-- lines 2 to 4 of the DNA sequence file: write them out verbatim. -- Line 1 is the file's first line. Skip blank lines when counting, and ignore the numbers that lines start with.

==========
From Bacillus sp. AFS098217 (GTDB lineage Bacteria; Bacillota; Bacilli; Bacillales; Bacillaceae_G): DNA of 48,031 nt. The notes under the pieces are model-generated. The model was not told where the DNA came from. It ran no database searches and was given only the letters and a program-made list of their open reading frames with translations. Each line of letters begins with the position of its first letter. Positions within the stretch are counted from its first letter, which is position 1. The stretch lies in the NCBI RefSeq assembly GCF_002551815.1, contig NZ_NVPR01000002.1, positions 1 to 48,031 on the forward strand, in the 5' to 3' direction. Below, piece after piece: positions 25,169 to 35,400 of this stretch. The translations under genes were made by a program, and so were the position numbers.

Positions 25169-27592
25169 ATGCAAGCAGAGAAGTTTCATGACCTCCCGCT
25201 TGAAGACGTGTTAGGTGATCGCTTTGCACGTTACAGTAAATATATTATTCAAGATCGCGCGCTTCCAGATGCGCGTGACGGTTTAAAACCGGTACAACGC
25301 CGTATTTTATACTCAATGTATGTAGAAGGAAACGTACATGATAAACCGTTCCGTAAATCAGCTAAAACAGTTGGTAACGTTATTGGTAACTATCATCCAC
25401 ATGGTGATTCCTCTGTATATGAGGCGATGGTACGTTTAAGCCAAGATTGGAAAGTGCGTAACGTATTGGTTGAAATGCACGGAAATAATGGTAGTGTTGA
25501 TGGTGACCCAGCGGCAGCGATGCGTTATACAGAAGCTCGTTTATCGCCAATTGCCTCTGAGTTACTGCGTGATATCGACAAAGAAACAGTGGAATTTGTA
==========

Positions 25169-27592
25169 ATGCAAGCAGAGAAGTTTCATGACCTCCCGCT
25201 TGAAGACGTGTTAGGTGATCGCTTTGCACGTTACAGTAAATATATTATTCAAGATCGCGCGCTTCCAGATGCGCGTGACGGTTTAAAACCGGTACAACGC